The burglars made off with artifacts, medals and jewelry from the museum dedicated to East Germany's infamous secret police. The heist came just days after a similar incident at Dresden's Green Vault.
Berlin's Stasi Museum said Sunday that it had been broken into and robbed during the night, mere days after a major heist at a museum in Dresden. The Stasi Museum showcases artifacts related to former East Germany's notoriously brutal secret police.
The thieves entered the museum by breaking a window on the ground floor, then "smashed several showcases, and stole medals and jewelry," police said, before making off with their haul undetected.
It is unknown at what time of night they entered the building. A museum employee noticed the broken glass in the exhibition rooms on Sunday morning.
Museum director Jörg Drieselmann told the Tagesspiegel daily that the pilfered items included medals that are sometimes made of precious metals like gold, including a Patriotic Order of Merit, an Order of Lenin and the highest honor one could achieve in communist East Germany, an Order of Karl Marx.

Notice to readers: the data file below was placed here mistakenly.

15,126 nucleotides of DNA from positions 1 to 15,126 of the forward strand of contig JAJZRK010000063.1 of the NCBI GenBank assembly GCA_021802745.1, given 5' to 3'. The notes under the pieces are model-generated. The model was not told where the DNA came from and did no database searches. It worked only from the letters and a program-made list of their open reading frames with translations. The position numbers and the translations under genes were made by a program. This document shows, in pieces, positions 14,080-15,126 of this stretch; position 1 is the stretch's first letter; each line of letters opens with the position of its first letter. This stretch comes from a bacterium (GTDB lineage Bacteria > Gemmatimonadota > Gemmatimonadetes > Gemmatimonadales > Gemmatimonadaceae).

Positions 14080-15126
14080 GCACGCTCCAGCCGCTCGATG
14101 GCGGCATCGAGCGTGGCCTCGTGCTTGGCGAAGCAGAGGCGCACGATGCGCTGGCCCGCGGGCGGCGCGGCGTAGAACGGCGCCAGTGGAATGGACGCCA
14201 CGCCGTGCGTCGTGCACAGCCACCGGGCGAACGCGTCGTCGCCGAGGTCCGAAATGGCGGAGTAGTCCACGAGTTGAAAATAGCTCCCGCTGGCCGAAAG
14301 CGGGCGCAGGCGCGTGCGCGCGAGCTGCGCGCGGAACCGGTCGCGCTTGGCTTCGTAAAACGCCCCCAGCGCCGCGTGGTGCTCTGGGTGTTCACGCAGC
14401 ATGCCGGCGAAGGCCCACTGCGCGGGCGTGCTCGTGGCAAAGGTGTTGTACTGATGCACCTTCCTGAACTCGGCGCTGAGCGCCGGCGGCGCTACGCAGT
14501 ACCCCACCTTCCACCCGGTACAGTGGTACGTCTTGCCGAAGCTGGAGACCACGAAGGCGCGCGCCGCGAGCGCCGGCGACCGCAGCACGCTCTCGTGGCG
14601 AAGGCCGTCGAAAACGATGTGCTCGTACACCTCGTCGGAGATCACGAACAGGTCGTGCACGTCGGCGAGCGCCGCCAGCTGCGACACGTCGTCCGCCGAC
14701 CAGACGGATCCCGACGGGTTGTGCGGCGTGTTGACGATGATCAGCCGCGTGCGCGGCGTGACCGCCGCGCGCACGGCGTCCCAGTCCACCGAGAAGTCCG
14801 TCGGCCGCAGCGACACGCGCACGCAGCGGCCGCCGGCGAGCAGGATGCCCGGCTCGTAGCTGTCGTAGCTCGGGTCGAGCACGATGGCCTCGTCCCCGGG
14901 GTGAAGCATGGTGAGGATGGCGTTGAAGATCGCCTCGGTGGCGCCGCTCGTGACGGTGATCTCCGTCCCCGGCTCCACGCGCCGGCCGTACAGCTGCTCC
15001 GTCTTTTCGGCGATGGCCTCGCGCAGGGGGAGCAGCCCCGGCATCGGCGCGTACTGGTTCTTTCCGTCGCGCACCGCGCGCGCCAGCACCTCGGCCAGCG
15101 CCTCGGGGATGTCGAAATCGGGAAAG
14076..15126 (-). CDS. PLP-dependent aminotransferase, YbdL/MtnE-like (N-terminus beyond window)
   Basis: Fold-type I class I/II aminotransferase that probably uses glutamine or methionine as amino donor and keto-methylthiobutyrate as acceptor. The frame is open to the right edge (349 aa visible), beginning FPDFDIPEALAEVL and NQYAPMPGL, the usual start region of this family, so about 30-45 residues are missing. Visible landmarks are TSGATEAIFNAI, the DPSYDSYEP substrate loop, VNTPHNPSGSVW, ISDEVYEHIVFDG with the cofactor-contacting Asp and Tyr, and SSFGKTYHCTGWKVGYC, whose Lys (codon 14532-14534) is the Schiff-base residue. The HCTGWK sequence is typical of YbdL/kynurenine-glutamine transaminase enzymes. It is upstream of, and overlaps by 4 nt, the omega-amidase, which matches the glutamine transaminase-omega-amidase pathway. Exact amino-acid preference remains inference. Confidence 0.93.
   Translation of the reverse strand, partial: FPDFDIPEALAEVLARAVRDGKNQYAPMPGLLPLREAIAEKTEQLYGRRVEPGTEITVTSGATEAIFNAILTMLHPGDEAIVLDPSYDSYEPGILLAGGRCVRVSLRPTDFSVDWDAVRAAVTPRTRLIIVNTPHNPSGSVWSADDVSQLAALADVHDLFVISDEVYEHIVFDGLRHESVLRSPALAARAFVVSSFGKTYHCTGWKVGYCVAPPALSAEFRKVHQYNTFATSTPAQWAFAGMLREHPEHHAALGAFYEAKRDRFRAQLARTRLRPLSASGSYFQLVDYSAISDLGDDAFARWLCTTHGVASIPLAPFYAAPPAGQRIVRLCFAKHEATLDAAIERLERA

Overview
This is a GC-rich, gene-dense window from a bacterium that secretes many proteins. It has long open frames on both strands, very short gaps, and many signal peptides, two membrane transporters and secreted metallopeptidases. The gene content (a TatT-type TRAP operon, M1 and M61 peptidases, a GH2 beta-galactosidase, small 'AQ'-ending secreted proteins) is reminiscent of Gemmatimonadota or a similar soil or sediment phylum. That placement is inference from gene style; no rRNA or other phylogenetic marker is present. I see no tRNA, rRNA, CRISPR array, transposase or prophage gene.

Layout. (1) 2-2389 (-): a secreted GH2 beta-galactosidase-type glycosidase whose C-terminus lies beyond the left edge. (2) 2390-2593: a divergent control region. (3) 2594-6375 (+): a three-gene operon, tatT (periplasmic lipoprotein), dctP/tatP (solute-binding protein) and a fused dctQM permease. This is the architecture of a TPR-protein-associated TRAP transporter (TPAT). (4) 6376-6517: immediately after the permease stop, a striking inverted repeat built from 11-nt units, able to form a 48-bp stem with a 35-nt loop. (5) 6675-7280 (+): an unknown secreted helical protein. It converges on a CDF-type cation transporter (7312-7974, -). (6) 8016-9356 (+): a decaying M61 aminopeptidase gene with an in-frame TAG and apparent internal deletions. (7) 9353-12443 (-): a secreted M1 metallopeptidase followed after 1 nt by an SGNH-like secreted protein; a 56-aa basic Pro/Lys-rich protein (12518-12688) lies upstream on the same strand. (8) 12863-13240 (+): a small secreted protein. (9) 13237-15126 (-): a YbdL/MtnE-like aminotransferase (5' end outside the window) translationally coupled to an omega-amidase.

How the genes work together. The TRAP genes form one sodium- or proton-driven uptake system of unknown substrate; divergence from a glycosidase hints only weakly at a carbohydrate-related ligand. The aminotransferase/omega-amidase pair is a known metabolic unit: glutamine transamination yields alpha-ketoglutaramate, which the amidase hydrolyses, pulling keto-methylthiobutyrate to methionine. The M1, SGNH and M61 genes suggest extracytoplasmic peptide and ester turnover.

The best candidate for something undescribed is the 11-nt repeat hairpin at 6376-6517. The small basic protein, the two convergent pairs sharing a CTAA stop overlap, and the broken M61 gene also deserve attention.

Drieselmann said that the stolen jewelry included rings and watch, which had been some of the personal items the Stasi had stolen from private individuals. After the fall of the Berlin Wall, attempts were made to reunite these kinds of things with their original owners, but that wasn't always possible.
"These are not huge treasures. But we are a history museum and don't expect people to break in," he said.
Second high-profile robbery in a week
The heist happened just six days after a brazen burglary at the Green Vault museum in Dresden's Royal Palace. Thieves engineered a power outage before smashing a window to enter the premises, where they stole priceless diamond jewelry from the 18th century.
One of the missing pieces is a famous 49-carat stone that belonged to the Saxon leader Augustus II, or Augustus the Strong.
Police in Dresden are offering €500,000 ($550,000) for information leading to either an arrest or recovery of the purloined items. However, there are fears that they may never be recovered. In the illicit jewel trade, large stones are usually cut and redistributed immediately to make them impossible to trace.
es/cmk (dpa, AFP)